Hardcover, 120 pages
Published October 2012 by Longacre Press
Dear Readers, meet my favourite book of 2014 so far. This non-assuming book that gives no indication that it contains such a magnificent story took me completely by surprise. In a good way. I expected something good, something funny and witty, something that would make me happy but nothing that would linger with me, nothing that would make me crow with delight and announce to all and sundry that this is what good books are about. This little novel transcends its genre limitations and, in my opinion, carves itself a place as a well-loved, long-loved story.
And the way it does this is deceptively simple.
Over at The Book Wars, we’ve been discussing picturebooks in earnest, particularly, the duality it offers to readers. By duality, I mean, it speaks to both adult reader and the child reader. The ACB of Honora Lee accomplishes this feat quite easily.
As an adult reading children’s literature, there are times when I read something in a book that the younger reader probably will not catch or understand. In Honora Lee, I believe that the main character is autistic though this is never said explicitly. There are little mannerisms, little hints of it in Perry’s interaction with the world and some things that Perry’s parents say that give it away. Speaking of Petty’s parents, they are typical overworked parents who have very little time for the daughter they love.
The titular Honora Lee is Perry’s grandmother who, to the bafflement of Perry’s parents, holds great appeal to the nine year old. Perry is determined to spend more than the allocated time with her grandmother and this chance comes along when Perry’s Thursday extracurricular program falls through. Honora Lee is quite old and possibly suffering from Alzheimers, I think, which has her forgetting Perry daily. She lives in a nursing home and that is where Perry finds herself on Thursday afternoons.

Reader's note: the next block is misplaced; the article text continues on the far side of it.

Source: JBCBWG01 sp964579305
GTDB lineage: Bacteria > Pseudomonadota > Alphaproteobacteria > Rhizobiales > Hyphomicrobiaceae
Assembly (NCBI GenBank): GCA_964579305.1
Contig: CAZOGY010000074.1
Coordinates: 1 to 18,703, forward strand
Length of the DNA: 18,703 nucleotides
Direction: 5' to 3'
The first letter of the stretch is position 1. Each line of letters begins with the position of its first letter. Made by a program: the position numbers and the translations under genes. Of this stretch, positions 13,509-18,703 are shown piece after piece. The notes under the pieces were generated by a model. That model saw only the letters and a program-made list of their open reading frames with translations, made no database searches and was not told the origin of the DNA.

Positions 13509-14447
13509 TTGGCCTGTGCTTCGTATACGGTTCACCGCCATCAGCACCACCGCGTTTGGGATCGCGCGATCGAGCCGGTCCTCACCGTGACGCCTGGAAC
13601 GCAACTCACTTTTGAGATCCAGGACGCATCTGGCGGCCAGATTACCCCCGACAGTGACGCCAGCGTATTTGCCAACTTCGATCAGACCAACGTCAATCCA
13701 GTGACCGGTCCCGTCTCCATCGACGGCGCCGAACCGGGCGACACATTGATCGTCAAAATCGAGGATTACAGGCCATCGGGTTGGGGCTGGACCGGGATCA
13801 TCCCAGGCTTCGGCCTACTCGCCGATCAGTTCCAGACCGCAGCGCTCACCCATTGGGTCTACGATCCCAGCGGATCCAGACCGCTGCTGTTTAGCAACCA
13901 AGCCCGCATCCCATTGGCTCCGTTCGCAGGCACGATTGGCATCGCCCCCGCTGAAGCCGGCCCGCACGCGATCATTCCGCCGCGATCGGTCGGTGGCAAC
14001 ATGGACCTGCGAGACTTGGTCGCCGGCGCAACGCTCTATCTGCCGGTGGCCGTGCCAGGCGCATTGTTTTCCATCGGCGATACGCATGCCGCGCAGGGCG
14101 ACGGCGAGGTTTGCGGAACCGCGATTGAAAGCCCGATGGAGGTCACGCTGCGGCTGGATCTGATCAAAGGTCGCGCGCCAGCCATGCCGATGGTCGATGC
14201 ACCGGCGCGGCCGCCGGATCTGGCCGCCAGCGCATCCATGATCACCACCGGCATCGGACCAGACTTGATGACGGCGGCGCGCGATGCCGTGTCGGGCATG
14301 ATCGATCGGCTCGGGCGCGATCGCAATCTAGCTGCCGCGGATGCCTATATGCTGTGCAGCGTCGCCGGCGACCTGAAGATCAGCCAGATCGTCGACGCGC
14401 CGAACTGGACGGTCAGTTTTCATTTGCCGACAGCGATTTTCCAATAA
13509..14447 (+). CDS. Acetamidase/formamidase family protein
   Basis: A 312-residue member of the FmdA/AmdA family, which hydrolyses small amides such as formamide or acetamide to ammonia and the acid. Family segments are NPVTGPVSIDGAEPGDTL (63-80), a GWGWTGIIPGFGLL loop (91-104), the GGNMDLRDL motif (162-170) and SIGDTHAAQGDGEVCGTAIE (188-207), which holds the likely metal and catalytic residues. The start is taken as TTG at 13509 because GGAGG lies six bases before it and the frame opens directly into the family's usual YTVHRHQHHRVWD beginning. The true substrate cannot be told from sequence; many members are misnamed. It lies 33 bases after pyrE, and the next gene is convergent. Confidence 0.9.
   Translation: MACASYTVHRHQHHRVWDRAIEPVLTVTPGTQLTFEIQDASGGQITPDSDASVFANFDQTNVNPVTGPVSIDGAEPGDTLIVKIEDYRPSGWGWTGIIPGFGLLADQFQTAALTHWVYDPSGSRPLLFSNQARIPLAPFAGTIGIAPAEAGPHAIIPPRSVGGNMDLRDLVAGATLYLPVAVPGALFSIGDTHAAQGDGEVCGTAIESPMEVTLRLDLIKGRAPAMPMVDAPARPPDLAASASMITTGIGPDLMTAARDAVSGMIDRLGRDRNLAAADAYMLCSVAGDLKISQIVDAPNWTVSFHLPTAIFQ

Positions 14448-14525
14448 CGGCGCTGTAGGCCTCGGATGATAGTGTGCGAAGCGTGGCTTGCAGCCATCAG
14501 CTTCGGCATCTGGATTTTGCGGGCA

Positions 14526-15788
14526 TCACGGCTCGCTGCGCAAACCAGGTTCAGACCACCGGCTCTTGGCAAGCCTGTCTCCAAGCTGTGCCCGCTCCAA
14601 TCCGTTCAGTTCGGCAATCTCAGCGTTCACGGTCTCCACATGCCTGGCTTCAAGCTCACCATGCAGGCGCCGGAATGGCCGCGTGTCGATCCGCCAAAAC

The patients in the nursing home, the caretakers of the patients, nurses etc., Perry’s grandmother and Perry herself are such amazing characters. Honora Lee is unlike any grandmother I have met in a fictional setting. I find it so admirable that Goldi is able to express the complexity of Honora’s character using just the interactions between Perry and Honora, and Honora and the other inmates of the nursing home.
The novel, though slight, deals with some really heavy stuff, death being one of them. There is also a really beautiful moment when Perry observes without any intent how her father and his mother, Honora, have a similar mannerism. This stops Perry’s father short and though the child reader probably will not read too much into that, I thought it was a poignant way to show him finding a part of his mother in himself. He doesn’t really understand Honora’s peculiarities and she doesn’t seem to pay him any mind.
Perry’s mission to create an alphabet or rather create a book of the ABC with the letters of people or things she knows, for example, H is for Honora. The whole project is beautifully executed and I only wish it was included with the book so we could see the finished copy of it.
The book itself is really beautifully made, the pages are quality and the illustrations pleasing. I recommend this novel heartily – whether for yourself or for the child in your life. Get it, read it and let it make you happy.